As search crews continue to look for two missing people following the devastating mudslide in Washington state, scientists are closely monitoring how the avalanche is affecting federally endangered fish runs.

– Oregon Public Broadcasting

B.C. herring fleet wants help

Commercial herring roe fishermen are asking the federal government to compensate their losses after a decision to reopen fisheries was capsized by First Nations' opposition.

– Tyee, Vancouver, B.C.

Natives want own fishery

The nation has promised to regain its rights to geoduck harvesting in Kulleet Bay with or without the DFO, following five years of unsuccessful consultation that has left Stz'uminus leadership exasperated.

– Nanaimo Daily News

Fish company pleads

A fishing corporation has been fined after pleading guilty to illegal fishing operations in Alaska state waters.

– KTOO, Juneau

Columbia plan won't work

Southwest Washington's regional manager of the Washington Department of Fish and Wildlife came to Cathlamet to discuss the start of a salmon net pen rearing project, and commercial fishermen used the opportunity to express their displeasure with changes to the Columbia River gillnet fishery.
– Wahkiakum County Eagle

Abalone poacher guilty

The urchin diver caught with four illegally harvested abalone on a boat in the Santa Barbara Harbor in November 2012 was convicted by a jury of all seven charges against him last week and will be sentenced today.

– Santa Barbara Independent

No sign in Togiak

The first aerial survey of the Togiak District conducted by the Alaska Department of Fish and Game (ADFG) this week finished without spotting herring schools in the fishery.

– FIS, U.S.


Friday, April 25, 2014


Apparently the dock started to sink overnight and by early morning it was totally underwater.

– Alaska Public Media

Togiak herring show

The Alaska Department of Fish and Game has spotted herring in the Togiak District, which means the start of the Togiak sac-roe herring fishery is likely just days away.

– KDLG, Dillingham

CG on Bristol Bay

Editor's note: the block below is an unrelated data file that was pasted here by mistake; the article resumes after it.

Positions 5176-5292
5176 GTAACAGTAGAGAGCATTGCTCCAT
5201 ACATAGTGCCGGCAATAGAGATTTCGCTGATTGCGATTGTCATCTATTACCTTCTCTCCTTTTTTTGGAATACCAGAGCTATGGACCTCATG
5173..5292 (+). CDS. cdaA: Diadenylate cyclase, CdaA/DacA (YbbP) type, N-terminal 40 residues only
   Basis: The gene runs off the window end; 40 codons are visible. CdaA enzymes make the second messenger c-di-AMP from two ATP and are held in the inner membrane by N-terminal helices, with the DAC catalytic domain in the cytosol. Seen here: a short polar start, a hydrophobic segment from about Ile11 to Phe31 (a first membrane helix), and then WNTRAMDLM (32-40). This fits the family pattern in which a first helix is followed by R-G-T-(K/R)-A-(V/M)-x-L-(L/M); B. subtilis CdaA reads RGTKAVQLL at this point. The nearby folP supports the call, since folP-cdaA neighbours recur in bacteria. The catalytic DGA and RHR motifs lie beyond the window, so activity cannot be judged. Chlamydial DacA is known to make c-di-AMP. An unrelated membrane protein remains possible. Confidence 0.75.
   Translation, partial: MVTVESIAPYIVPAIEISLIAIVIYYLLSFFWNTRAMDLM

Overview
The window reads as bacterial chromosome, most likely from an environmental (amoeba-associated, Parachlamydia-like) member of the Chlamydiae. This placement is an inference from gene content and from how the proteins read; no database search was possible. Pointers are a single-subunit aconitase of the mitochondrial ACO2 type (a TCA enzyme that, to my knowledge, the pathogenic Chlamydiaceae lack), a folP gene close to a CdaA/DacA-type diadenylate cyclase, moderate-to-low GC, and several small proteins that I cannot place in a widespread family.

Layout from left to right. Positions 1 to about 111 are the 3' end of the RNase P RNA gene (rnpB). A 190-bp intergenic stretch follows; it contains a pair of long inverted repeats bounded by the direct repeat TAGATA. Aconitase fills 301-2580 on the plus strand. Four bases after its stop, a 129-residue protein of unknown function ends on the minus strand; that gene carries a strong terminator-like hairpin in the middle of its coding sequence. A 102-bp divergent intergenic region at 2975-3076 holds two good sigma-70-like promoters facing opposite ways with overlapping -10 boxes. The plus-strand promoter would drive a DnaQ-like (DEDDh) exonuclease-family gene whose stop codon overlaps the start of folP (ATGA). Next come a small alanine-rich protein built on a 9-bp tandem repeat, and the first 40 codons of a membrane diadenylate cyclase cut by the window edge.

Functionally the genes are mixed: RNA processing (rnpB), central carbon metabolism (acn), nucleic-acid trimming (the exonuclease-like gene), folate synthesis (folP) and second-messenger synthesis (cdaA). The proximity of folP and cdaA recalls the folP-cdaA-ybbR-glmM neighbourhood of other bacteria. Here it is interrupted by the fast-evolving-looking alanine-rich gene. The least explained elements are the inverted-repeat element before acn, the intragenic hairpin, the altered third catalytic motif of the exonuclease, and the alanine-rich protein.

A representative with the U.S. Coast Guard flew into Dillingham last week to brief commercial fishermen about what to expect this season.

– KDLG, Dillingham

B.C. Oil Coast

The project would see a refinery built to turn bitumen into synthetic crude oil, with Helin saying First Nations have "unequivocally told us they don't want bitumen being shipped either through the provincial waters."

– Northern View, Prince Rupert

Alaska Fisheries Report

Coming up this week, a Washington based fishing company is reminded not to drag in the Eastern Gulf, there was a pretty good payday during the second round of pollock roe auctions in Seattle, and there'll be more information about marine science than you ever imaginedpresented at a symposium in Kodiak this week.

– KMXT, Kodiak

Building fish ladders

Northwest American tribes and Canadian First Nations presented a united front to restore salmon above Grand Coulee Dam on the Columbia River and to southern Idaho via the Snake River.

– Oregon Public Broadcasting

Combining fish agencies

A bill that would make the Alaska Commercial Fisheries Entry Commission a division of the Alaska Department of Fish and Game got an introductory hearing in the Legislature April 19, with the expectation that commercial fishermen and other stakeholders will consider the idea for possible enactment next session.

– Alaska Journal of Commerce

Judge orders oil drilling plan

Interior's Bureau of Ocean Energy Management must complete the new analysis of the record-setting $2.66 billion lease sale and submit it for court approval before any new Chukchi Sea drilling is allowed, U.S. District Court Judge Ralph Beistline said.

– EyeontheArctic, Canada

Selling polar oil

Sovkomflot's special designed, ice-classed tanker Mikhail Ulyanov last week loaded 70,000 tons of what from now on is branded as ARCO (Arctic Oil).
– Barents Observer, Norway

CG seeks answers in death

According to a review board, faulty equipment and work practices developed by the crew of the cutter Waesche put Petty Officer Travis Obendorf in harm's way.

– Alaska Public Media